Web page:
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Self-Healing Wire Insulation
Thermomechanical Methodology for Stabilizing Shape Memory Alloy (SMA) Response
Space Optical Communications Using Laser Beams
High Field Superconducting Magnets
Active Response Gravity Offload and Method
Strat-X
Sonar Inspection Robot System
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Method of Performing Computational Aeroelastic Analyses

This technology can be used for dynamic behavioral models of large buildings, bridges, dams, and towers. NASA’s Langley Research Center has developed unsteady aerodynamic Reduced-Order Models (ROMs) that significantly improve computational efficiency compared to traditional analyses of aeroelastic and other complex and unsteady systems. Traditional methods rely on the repetitive use of aeroelastic computational fluid dynamics (CFD) codes, and the iteration between the structural and nonlinear aerodynamic models of the aeroelastic CFD code for predicting the aeroelastic response of flight vehicles is very time-consuming and computationally expensive. The new ROMs are quite different from the traditional aeroelastic analysis tools, and enable the computational aeroelastic analysis of flight vehicles at a fraction of the time and cost.

Posted in: Briefs, Software

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Fourier Transform Spectrometer Performance Modeling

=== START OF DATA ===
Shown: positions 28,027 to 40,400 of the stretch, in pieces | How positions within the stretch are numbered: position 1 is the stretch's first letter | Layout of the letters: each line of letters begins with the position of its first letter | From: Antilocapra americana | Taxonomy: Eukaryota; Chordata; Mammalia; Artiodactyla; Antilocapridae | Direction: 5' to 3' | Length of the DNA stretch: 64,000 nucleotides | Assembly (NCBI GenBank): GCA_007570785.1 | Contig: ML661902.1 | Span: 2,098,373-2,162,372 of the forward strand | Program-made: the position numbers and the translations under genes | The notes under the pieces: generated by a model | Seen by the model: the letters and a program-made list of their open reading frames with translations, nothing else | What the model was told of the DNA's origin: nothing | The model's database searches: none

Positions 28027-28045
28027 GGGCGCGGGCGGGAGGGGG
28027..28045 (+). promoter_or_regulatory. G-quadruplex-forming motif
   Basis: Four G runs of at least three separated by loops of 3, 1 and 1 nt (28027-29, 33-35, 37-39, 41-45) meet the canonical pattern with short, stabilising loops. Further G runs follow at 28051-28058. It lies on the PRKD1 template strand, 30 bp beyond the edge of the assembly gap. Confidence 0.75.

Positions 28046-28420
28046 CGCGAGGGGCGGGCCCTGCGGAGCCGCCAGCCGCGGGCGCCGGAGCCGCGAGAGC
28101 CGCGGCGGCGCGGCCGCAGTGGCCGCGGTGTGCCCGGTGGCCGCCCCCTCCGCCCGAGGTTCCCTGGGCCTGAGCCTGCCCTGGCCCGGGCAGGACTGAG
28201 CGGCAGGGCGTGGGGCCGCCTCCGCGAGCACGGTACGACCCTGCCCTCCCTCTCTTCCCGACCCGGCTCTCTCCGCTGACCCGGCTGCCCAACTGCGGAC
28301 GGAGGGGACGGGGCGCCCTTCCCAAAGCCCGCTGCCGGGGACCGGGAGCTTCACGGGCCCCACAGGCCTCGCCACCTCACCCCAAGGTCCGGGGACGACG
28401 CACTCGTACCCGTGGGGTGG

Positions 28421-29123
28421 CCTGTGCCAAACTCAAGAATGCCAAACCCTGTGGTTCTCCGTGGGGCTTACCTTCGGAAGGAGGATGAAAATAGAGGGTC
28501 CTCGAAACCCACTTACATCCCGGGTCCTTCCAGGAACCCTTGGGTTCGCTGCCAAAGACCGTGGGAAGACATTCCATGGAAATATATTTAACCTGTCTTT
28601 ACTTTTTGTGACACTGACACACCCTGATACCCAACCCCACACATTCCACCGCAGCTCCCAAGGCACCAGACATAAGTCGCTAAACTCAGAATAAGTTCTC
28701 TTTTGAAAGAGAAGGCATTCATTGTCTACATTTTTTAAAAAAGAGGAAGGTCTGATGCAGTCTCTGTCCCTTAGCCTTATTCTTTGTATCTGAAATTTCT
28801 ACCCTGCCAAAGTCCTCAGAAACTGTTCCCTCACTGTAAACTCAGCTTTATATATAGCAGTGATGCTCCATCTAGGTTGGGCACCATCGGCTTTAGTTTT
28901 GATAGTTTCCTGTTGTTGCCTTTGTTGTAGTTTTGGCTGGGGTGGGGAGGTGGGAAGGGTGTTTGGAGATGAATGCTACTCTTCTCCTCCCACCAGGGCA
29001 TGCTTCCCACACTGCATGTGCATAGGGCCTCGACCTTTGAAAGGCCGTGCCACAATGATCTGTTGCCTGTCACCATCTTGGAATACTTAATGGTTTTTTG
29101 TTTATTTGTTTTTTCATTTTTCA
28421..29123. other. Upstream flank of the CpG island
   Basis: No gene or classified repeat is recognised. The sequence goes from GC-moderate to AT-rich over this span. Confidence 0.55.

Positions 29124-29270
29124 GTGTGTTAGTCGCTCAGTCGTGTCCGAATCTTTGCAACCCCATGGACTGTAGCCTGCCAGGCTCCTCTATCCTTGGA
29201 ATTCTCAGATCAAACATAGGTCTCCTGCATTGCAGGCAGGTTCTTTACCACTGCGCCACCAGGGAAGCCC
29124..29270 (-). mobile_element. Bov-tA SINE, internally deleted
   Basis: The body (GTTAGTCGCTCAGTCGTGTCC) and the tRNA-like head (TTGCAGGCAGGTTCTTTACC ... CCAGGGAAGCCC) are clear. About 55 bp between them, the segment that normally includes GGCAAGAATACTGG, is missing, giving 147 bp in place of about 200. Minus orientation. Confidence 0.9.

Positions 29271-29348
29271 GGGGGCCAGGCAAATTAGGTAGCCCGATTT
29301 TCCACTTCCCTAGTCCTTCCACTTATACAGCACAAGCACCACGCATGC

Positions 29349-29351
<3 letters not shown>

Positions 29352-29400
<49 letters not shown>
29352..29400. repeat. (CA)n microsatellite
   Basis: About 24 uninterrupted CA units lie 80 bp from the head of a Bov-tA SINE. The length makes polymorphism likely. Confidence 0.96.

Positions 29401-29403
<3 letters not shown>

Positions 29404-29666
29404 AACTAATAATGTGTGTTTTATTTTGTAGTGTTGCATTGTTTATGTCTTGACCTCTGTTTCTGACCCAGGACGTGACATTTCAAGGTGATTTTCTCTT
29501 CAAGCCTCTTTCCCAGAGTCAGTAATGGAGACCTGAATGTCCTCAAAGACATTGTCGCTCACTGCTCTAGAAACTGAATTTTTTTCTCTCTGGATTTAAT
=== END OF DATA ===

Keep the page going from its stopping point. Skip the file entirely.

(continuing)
This software models the performance of a Fourier transform spectrometer (FTS). More specifically, it is able to add a number of noise/error sources to the interferogram and transform the errors back to the spectral domain.

Posted in: Briefs, Software

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Mesh Adaptation Module for Cartesian Meshes with Embedded Boundaries

Future applications include rapid prototyping, computer-based imaging and visualization, and semiconductor device modeling. This work extends the mesh generation capability of NASA’s Cart3D flow simulation software package to permit cell-by-cell mesh enrichment. Cart3D allows users to perform automated Computational Fluid Dynamics (CFD) analysis on a complex geometry. It includes utilities for geometry import, surface modeling and intersection, mesh generation, flow simulation, and post-processing of results. Geometry enters into Cart3D in the form of surface triangulations that may be generated from within Computer-Aided Design (CAD) packages, from legacy surface triangulations, or from structured surface grids. Cart3D uses adaptively refined Cartesian grids to discretize the space surrounding geometry, and cuts the geometry out of the set of cut-cells that actually intersects the surface triangulation.

Posted in: Briefs, Software

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How to Manage Heat in Modular, COTS Enclosures

As components shrink, embedded systems have made their way into smaller and more mobile applications. Systems need to withstand more intense vibration, shock and EMI parameters and still function effectively. All of this affects the ruggedization of enclosures.

Posted in: White Papers, Defense, Electronics, Manufacturing & Prototyping

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New Phosphors and Next-Generation Lighting